Monday, 16 March 2009
I know I resolved to cook meat at the end of my last post but the Whitstable Mackerel from a few posts back have been burning a hole in my pocket (metaphorically of course as they have literally been frozen solid in the freezer). So, on Saturday I decided to cook two of them and very delicous (and huge) they turned out to be.
I defrosted the fish and then made some deep incisions into the flesh and marinated them for a while with a mixture of fresh herbs and lemon juice. Then I baked them in a fairly hot oven for 25 minutes wrapped loosely in foil parcels which I opened for the last 5 minutes of the cooking time.
Mackerel being an oily fish, I decided to serve it with a fennel and blood orange salad (nothing more than finely sliced fennel and segments of blood orange with a little olive oil, blood orange juice, salt and pepper as a dressing). The aniseedy sharpness of the salad worked very well with the fish.
To accompany the fish and the salad I wanted to make some fat chips. Now, I have to confess that I cannot remember the last time that I tried to deep fry food - that kind of thing is reserved very much for treats whilst eating out. I, therefore, had absolutely no idea how to cook a fat chip.
This is doubly shocking when I think back to the omnipresent chip pan that was a major part of my childhood and adolescence. It would be kept ready charged in the pantry with its milky contents of solidified lard (no poncey vegetable oil for us hardy Valleys folk) and would be brought into use at least two or three times per week. I have happy memories of chips being cooked by my mother on Summer evenings and then handed out to me and my friends (who would inevitably be playing on the street somewhere nearby) wrapped in newspaper and liberally sprinkled with biting salt and stinging vinegar to create the authentic chip shop experience (at presumably a fraction of the price).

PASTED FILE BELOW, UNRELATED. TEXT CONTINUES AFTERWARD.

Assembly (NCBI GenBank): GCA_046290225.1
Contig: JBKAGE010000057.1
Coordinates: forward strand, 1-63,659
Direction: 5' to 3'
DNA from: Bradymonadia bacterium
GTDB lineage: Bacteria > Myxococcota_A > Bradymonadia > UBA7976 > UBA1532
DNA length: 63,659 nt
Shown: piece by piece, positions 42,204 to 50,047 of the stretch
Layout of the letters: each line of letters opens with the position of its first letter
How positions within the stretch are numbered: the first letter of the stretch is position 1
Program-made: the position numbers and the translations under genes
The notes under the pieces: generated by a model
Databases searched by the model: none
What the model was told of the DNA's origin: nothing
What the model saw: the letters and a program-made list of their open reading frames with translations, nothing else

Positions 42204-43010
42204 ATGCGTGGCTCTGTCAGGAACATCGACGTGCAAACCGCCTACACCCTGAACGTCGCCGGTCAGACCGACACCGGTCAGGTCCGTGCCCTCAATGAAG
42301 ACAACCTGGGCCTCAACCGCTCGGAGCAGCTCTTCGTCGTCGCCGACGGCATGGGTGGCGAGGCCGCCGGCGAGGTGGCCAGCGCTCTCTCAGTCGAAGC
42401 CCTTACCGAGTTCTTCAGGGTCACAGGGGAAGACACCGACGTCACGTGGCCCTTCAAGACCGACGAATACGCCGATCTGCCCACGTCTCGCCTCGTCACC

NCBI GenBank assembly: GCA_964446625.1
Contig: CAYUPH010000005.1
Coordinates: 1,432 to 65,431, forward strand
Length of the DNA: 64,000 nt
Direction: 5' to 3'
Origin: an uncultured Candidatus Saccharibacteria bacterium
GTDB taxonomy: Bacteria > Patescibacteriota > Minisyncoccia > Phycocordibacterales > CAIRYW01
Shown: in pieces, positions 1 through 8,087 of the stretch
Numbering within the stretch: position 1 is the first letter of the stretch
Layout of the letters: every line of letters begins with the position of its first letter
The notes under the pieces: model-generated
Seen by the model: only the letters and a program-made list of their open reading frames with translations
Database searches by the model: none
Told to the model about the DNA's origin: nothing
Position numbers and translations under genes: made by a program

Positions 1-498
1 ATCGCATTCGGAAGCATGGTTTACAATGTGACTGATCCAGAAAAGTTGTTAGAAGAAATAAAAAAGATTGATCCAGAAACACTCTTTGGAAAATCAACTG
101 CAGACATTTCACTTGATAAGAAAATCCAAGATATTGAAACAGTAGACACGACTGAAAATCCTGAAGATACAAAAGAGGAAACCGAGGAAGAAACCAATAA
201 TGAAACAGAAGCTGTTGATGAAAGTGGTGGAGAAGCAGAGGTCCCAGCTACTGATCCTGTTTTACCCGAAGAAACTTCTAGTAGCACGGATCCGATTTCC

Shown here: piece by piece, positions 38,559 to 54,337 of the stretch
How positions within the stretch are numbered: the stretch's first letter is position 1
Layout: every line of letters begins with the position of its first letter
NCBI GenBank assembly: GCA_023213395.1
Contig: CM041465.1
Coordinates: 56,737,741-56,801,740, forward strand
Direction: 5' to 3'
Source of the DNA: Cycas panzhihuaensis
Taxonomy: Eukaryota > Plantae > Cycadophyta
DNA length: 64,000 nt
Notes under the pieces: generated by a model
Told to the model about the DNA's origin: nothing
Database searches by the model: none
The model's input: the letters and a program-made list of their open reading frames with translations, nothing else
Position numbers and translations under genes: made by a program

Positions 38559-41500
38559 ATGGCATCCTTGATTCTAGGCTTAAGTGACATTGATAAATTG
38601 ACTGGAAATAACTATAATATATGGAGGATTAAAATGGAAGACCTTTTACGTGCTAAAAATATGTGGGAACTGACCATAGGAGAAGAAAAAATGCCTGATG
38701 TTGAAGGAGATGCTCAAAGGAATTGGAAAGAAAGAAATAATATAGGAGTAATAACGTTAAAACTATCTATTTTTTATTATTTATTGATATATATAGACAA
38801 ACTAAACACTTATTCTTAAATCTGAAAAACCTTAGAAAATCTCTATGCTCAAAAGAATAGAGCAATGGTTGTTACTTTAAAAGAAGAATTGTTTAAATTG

Notwithstanding this impeccable pedigree on the chip front, I have lapsed I regret to say. These days I take my (well diluted) chippy pleasure at home from oven chips or microwave chips. In relation to this last category I limit myself to the thin chips that come individually packaged in a little grid within a box. My standards have not slipped so low as to countenance the microchips that come in a box with a lid you have to leave ajar whilst a series of microwave blasts, interspersed with frantic shaking of the box, result in a soggy pallid excuse for a chip.
I was not therefore wildly optimistic about my fat chip experiment. This pessimism was well founded I regret to say. I opted for the twice cooked method (which I assumed would give me the crispy, crunchy exterior and fluffy interior of a good, home cooked chip). I peeled the potaoes and cut the chips, which I then let soak for 10 minutes or so in cold water. I then drained the chips and heated about 3" of vegetable oil to 170 degrees and cooked the chips for 10 minutes or so. Then I drained them and let them cool. When the fish and salad were ready I put the (now cold) chips back into very hot oil (200 degrees) for about another 3 minutes. They browned very quickly and my hopes were high! The end result, whilst being cooked and looking not too bad, had nothing of the crispy exterior to it that is the hallmark of a fine chip.
If anybody out there can spot my (no doubt obvious) error in preparing and cooking these chips I would be grateful to hear from you because, if I am going to the trouble of cooking real chips (with the resultant cost in terms of calories and fat intake), they need to be perfect. Any suggestions gratefully received.
Posted by TonyM at 11:58